Last updated on 25th November 2008
In addition to its yearly programme of taught courses on the
mathematical foundations of
computing, the Midlands Graduate School holds an afternoon of Christmas Seminars.
The seminars are free, open to everyone, and no registration is required.
14.00 - 15.00:
Proof Theory, Semantics, and Operating Systems
Peter O'Hearn, Queen Mary, University of London
I will describe how some seemingly abtruse concepts in the semantics of programming languages correspond directly to intuitive design principles underpinning the operating systems that power the computers we all use every day. Proof theory is then the conduit, through which these concepts can flow into practical tools for analyzing low-level systems programs. For good measure, I will also draw in some concepts from artificial intelligence and philosophy of science along the way.
15.00 - 15.30:
15.30 - 16.15:
Shedding Light on Obscure Terms in Rewriting
Fer-Jan de Vries, University of Leicester
Confluence is a property we all love. The move from finite to infinite rewriting systems can lead to loss of confluence. We will demonstrate this by examples. The unique normal form property has a better chance of surviving such a move. To regain confluence and UN in the infinitary setting one has to identify the "obscure" terms. We will give a new axiomatisation of such terms. Choosing a set of obscure terms for a rewrite system is a kin to choosing a semantics.
16.15 - 17.00:
The Construction of Infinity
Venanzio Capretta, University of Nottingham
The status of infinity has been a philosophical battleground since Antiquity. Greek philosophers already debated whether it can be conceived as existing in actuality or just as potential unboundedness. The treatment of actual infinite objects has been seen across history as a province of metaphysics or as a technical trick to solve some mathematical problems. Starting with Cantor, infinite sets of different sizes have been given a precise mathematical status, leading eventually to modern set theory. However, fierce criticism was fired at this conception by constructivist and predicativist thinkers.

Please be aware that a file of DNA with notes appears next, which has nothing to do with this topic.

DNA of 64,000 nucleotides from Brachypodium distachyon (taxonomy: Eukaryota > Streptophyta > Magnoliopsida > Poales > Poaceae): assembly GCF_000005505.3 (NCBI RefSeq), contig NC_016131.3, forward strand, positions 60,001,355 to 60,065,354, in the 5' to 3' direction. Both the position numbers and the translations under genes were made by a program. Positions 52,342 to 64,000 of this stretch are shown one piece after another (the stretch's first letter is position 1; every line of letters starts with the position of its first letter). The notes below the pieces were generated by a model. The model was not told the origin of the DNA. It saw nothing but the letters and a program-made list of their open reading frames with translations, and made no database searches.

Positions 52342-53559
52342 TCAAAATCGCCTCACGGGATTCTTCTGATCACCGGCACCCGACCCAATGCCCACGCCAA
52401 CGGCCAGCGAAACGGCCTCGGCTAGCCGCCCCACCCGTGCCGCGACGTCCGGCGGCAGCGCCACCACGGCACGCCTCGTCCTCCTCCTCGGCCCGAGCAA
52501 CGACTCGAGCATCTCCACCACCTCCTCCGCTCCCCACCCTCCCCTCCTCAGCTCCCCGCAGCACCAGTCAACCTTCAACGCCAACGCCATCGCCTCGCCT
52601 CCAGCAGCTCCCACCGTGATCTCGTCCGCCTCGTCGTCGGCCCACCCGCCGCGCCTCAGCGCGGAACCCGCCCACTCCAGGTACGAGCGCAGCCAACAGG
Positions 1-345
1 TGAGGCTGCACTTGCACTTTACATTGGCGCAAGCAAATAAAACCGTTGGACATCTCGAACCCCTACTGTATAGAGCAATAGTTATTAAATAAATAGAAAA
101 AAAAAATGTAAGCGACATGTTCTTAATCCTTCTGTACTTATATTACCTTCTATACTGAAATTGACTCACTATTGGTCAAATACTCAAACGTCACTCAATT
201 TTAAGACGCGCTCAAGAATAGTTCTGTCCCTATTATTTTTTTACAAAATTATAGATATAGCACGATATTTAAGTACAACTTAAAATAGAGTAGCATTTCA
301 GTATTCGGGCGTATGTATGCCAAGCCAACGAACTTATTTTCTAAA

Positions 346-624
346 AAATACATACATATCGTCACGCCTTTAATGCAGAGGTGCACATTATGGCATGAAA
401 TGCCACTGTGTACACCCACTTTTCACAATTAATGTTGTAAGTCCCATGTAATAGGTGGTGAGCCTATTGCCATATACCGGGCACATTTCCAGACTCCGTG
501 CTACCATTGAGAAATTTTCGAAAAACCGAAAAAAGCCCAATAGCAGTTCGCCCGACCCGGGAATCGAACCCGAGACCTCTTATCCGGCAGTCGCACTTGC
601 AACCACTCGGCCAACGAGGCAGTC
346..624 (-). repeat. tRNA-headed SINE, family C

In recent decades, significant advances have been made in the constructive understanding of infinity. At first it may seem that computer science should be impervious to any notion of infinite object: computers are discrete machines with a finite memory. Surprisingly, mathematical methods to represent infinite objects and compute with them have been devised. It even turns out that some computational problems are best solved by using infinite data structures.
I will give a brief historical review of the computational treatment of infinity and explain the basic mathematical notions that are being developed in this field.
Afterwards we will retire to a local pub and then on to dinner
for anyone who would like to join us.
Lecture Theatre A25
Business School South Building
Jubilee Campus, University of Nottingham
Wollaton Road, Nottingham NG8 1BB
Travel information and a map of the Jubilee Campus are available here. The seminars will be held in room A25 of the Business School South Building (labelled 7 on the campus map).
By train or bus: The Jubilee Campus is around 10 minutes by taxi from the train and bus stations in Nottingham city centre. Online timetables and booking are available for both trains and buses.
By car: The University of Nottingham has a policy of discouraging the use of cars and encouraging alternative modes of transport. But if you need to travel by car, please enter the campus itself via the main entrance on Wollaton Road, as the other entrance (on Triumph Road) is only accessible with an electronic pass. Tell the security staff at the main entrance that you are a visitor, and they will direct you to the pay-and-display visitors car park nearby. Make sure not to park elsewhere, as all other spaces require a parking permit and are subject to clamping.
In case you require a taxi as part of your return journey, here are some local numbers:
Cable Cars: 0115 922 9229 Central Taxi: 0115 975 2222 County Taxi: 0115 942 5425 DG Taxi: 0115 960 7607